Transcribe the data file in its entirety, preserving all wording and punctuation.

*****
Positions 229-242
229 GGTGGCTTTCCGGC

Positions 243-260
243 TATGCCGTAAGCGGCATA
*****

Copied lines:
Positions 229-242
229 GGTGGCTTTCCGGC

Positions 243-260
243 TATGCCGTAAGCGGCATA